Bonds are the cornerstone of many investment portfolios: Learn how to identify the right fixed income ETP.
Fixed income is an important component of most diversified portfolios, and fixed-income ETPs can be a great vehicle for accessing that exposure.
Like equity ETPs, fixed-income ETPs offer exposure to a basket of securities that, in this case, is a basket of bonds. Fixed-income ETPs target all corners of the market from speculative emerging markets debt to top-notch US government debt.
The process for picking a fixed-income ETP is similar to picking any other asset class. First, you’ll need to determine your targeted exposure—the type of bonds you’re interested in. Next, you’ll need to consider the credit ratings and interest-rate risk of the ETF’s underlying securities. (For specific information on each of these topics, see “Understanding Duration” or “Understanding Credit Quality.”)
Broadly speaking, fixed-income ETPs fall in three categories:
- Sovereign – ETPs targeting fixed-income securities issues by governments of sovereign nations; US Treasurys and UK gilts fall into this category
- Corporate – ETPs targeting fixed-income securities issued by corporations.
- Broad Market – ETPs that have exposure to both sovereign and corporate debt.
You’ll also need to choose the geographic exposure you want. Do you want to target US-issued securities? Or fixed-income securities issued in the UK or the eurozone? Or do you want to venture out into the emerging markets space? Conventional wisdom suggests there are growth opportunities in less-developed markets, but not without additional risks.
It’s also important to understand how the index a fixed-income ETP tracks, selects and weights its holdings. While most fixed-income indices tracked by LSE-listed ETPs are selected and weighted based on market value—total outstanding debt issuance—some are selected based on credit ratings, liquidity or currency denomination.
For those looking at the active space, PIMCO offers a handful of actively managed fixed-income products as well. Active managers need to be evaluated for their track record and likelihood of outperformance, so extra due diligence is required there.
Maturity, Yield And Interest-Rate Risk
Once you decide on a type of exposure, you need to decide on the maturity you’re targeting. Are you looking for bonds that live for 20 years? Or three months? The longer the average maturity, the more sensitive the ETP will likely be to interest-rate changes. Interest-rate risk covers the sensitivity of a bond’s price to any changes in interest rates. When rates go up, bond prices go down and vice versa. A bond’s sensitivity to changes in interest rates depends primarily on the bond’s coupon rate and its time to maturity. For example, if you’re holding bonds with 10+ year maturities, those bonds are likely to sell off harder if interest rates move up, compared with bonds maturing in the near future.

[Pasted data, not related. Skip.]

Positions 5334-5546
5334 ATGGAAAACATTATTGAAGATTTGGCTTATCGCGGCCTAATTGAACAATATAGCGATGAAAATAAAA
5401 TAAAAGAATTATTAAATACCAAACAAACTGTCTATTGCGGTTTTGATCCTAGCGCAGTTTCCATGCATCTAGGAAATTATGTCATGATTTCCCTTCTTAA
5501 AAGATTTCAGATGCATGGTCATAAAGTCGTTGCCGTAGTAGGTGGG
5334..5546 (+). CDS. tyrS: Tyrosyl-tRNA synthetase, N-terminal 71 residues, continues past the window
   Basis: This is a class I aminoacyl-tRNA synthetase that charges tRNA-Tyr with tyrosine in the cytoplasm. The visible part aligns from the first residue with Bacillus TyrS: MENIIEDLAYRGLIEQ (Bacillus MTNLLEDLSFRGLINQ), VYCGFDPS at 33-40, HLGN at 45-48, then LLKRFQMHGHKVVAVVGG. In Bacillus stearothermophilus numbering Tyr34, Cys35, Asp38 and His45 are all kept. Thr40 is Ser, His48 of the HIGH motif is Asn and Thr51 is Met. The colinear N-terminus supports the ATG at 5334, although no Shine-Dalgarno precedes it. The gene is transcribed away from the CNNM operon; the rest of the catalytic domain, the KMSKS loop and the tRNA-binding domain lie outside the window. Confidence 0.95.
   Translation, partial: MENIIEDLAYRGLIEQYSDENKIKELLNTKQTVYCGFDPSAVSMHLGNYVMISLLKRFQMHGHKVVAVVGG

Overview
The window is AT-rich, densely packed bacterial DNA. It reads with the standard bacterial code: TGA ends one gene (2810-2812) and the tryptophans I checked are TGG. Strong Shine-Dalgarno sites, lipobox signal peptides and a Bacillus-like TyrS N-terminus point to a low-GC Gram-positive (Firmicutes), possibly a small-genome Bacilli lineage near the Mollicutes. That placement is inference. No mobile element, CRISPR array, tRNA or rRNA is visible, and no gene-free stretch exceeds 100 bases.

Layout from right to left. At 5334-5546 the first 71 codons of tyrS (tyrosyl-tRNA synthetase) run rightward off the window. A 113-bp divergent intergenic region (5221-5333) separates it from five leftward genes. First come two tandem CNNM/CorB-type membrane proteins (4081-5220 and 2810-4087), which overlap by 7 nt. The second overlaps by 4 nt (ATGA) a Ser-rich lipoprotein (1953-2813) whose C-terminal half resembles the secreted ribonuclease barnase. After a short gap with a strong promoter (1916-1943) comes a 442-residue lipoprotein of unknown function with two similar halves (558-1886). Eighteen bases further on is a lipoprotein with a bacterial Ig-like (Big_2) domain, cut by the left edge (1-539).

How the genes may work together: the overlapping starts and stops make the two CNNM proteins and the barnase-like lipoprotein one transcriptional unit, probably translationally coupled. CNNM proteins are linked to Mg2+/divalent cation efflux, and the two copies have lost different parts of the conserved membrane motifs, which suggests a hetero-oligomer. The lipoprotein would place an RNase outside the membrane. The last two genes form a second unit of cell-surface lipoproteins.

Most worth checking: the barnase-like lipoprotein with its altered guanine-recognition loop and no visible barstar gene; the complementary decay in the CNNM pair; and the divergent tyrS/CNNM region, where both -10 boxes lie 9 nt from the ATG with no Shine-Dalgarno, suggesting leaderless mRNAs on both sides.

Normally, investors demand more yield from longer-maturity bonds in return for the added risks of lending for such a long period. As such, longer-maturity ETPs usually carry a higher yield.
(For specifics on this topic, see “Understanding Duration.”)
With exposure and maturity decided, you’ll need to determine the creditworthiness of the ETP’s underlying bonds. Are they rated investment grade by the major credit rating agencies, or are they rated below investment grade (high yield)?
The credit rating of a bond also intersects with the bond’s yield. Naturally, bond issuers with lower credit ratings (and higher probability of default) must offer higher interest rates on their debt to entice investors.
(For specifics on this topic, see “Understanding Credit Quality.”)
The majority of fixed-income ETPs traded in London use a physical replication strategy. These funds generally pay out interest payments from the underlying securities to shareholders, and many investors invest in fixed-income products specifically for income-generating purposes, counting on the periodic interest payments from those ETPs.
But ETPs don’t pay out interest every day—they hold the received income and make payments on a schedule: monthly, quarterly or even longer. It’s worth looking at those schedules if you’re counting on the income.
Some fixed-income indices—particularly broad ones, or ones targeting illiquid niches—can be difficult to fully replicate, so issuers implementing a physical replication strategy will often use a sampling (optimized) strategy to track the index.
For example, the iShares US Aggregate Bond UCITS ETF holds about 1,000 securities, but its underlying index, the Barclays US Aggregate Bond Index, consists more than 8,000 securities. At times, heavily optimized portfolios can lead to greater tracking error if the fund manager isn’t careful.
To circumvent these challenges, some ETPs employ a synthetic replication strategy. These products generally track “total return” indices, meaning dividends are continuously reinvested back into the index, and no income is distributed to investors.
Finally, currency fluctuations can significantly impact the ETP’s returns. Historically, we have seen significant routs in emerging market currencies that have seriously detracted from the returns on emerging market debt that is denominated in the local currency. This has exacerbated the negative returns in certain emerging market debt ETPs fully exposed to the local currencies. Moving forward, of course, there’s no saying whether currency routs will be confined to the emerging markets.